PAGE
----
AAU Congratulates Shelly Lowe on Her Confirmation as NEH Chair

AAU congratulates Shelly Lowe on her confirmation as the 12th chair of the National Endowment for the Humanities. Lowe is a citizen of the Navajo Nation and was most recently a member of the National Council on the Humanities. She has served at several AAU institutions, including the Native American Program at Harvard University, the American Indian Studies Program at the University of Arizona, the Yale College Dean’s Office, and Yale’s Native American Cultural Center.

As AAU noted on Twitter, the humanities are a fundamental element of the research, learning, and creative new work happening on all our campuses, and NEH programs and grants enrich these efforts. We look forward to working with Lowe to expand opportunities for Americans to participate in and benefit from humanities-centered research, education, and public programs.

News of Interest

The Atlanta Journal-Constitution: Emory Expands Program to Help Students Pay Tuition Without Loans – Starting this fall, Emory University will replace its need-based loan program with grants and scholarships, allowing more students to graduate debt-free. The university expects to award approximately $151 million annually in aid to students from low-income households under the Emory Advantage Program.

Science: Biden’s ‘Reignited’ Cancer Moonshot Would Develop Blood Tests to Detect Cancer and Vaccines to Prevent It – President Biden relaunched his Cancer Moonshot with the goal of cutting cancer deaths in half by 2047. Unlike the previous iteration of this initiative, which sought to eliminate cancer entirely, the new plan will focus research on developing vaccines and early-detection methods. Scientists are concerned, however, that the president’s announcement did not call for new spending even as funding for the original moonshot runs out.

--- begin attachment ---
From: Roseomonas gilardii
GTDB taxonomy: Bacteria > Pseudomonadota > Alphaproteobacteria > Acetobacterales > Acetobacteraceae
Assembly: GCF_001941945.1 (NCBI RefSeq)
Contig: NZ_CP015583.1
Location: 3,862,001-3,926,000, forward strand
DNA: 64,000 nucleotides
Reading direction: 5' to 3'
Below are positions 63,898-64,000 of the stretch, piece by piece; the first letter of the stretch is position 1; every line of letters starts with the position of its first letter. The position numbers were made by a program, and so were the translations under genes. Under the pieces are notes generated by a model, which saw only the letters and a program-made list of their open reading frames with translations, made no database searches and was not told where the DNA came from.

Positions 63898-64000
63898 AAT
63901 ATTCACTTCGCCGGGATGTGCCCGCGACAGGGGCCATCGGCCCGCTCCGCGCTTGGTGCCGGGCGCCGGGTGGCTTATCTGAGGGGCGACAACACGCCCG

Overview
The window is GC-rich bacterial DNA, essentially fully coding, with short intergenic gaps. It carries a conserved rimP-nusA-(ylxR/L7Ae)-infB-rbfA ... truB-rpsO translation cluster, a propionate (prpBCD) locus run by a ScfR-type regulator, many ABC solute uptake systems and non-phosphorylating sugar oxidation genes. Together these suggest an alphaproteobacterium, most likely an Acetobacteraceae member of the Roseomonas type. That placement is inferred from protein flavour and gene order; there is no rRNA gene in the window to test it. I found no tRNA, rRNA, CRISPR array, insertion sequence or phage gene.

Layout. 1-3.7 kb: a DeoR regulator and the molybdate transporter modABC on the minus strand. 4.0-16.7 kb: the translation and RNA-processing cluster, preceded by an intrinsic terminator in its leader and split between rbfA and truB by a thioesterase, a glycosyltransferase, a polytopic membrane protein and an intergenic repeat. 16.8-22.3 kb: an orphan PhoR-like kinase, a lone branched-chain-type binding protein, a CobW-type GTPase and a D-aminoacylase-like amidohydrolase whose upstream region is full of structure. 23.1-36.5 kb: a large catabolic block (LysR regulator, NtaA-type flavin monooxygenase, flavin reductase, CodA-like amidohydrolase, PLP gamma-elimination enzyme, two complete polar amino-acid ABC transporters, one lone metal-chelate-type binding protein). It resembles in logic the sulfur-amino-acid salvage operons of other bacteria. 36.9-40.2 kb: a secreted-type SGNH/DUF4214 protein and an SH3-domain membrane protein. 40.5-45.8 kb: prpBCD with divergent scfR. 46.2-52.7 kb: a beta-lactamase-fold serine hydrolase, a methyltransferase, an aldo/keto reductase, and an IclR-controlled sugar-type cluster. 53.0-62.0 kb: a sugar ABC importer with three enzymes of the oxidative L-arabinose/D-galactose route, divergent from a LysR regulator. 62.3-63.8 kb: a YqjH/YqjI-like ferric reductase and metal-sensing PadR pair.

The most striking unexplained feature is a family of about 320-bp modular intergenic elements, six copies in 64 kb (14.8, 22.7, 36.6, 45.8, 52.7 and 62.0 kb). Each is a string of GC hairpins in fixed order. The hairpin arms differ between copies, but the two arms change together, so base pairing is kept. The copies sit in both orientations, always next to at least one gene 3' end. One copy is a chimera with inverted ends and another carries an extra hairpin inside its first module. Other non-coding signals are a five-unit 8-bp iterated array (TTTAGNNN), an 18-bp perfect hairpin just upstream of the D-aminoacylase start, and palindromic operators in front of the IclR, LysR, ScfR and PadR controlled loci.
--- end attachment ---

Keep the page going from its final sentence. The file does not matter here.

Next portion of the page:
The Register-Guard: University of Oregon’s COVID Support Program to Expand as New Oregon Public Health Corps – The University of Oregon developed the Corona Corps in 2020 to contact trace COVID-19 cases and to provide support to quarantined students. Now, with new funding from the Oregon Health Authority, the program is being expanded statewide to deal with other public health issues and to train students interested in pursuing careers in public health.

McGill Reporter: Principal Fortier to Step Down in August  - Earlier this month, McGill University announced that its 17th principal and vice-chancellor (an office equivalent to the presidency of most universities in the United States), Suzanne Fortier, will be stepping down on August 31, 2022. Fortier has served McGill since September 2013.

Inside Higher Ed: Shining a Light on Rural Colleges – A new report from the Alliance for Research on Regional Colleges identifies and maps institutions of higher education that serve rural communities. The report identifies 1,087 institutions as serving rural areas and considers several factors such as rural home county population, adjacency to metro areas, and percentage of degrees conferred in subjects of importance to rural areas. The data show several AAU institutions, including Texas A&M University, The Ohio State University, the University of Illinois at Urbana-Champaign, and more – as serving rural communities.  

Featured Research

cubes with letters on all sides spell out the word play

Why We Love Wordle,
According to Science

University of Florida Professor Matt Baldwin believes there are psychological reasons behind our infatuation with the popular word game Wordle. Among other things, Baldwin explains, the game delivers an “a-ha” moment, is binge-proof, and satisfies our urge to fit in with peers.

Ponderosa pine

Future Forests Will Have Smaller Trees and Soak up Less Carbon, Study Suggests

University of Arizona researchers have conducted a study suggesting that future Arizona forests will contain smaller trees that will soak up less atmospheric carbon dioxide. The researchers say their approach “can be used to make predictions for forests around the world.”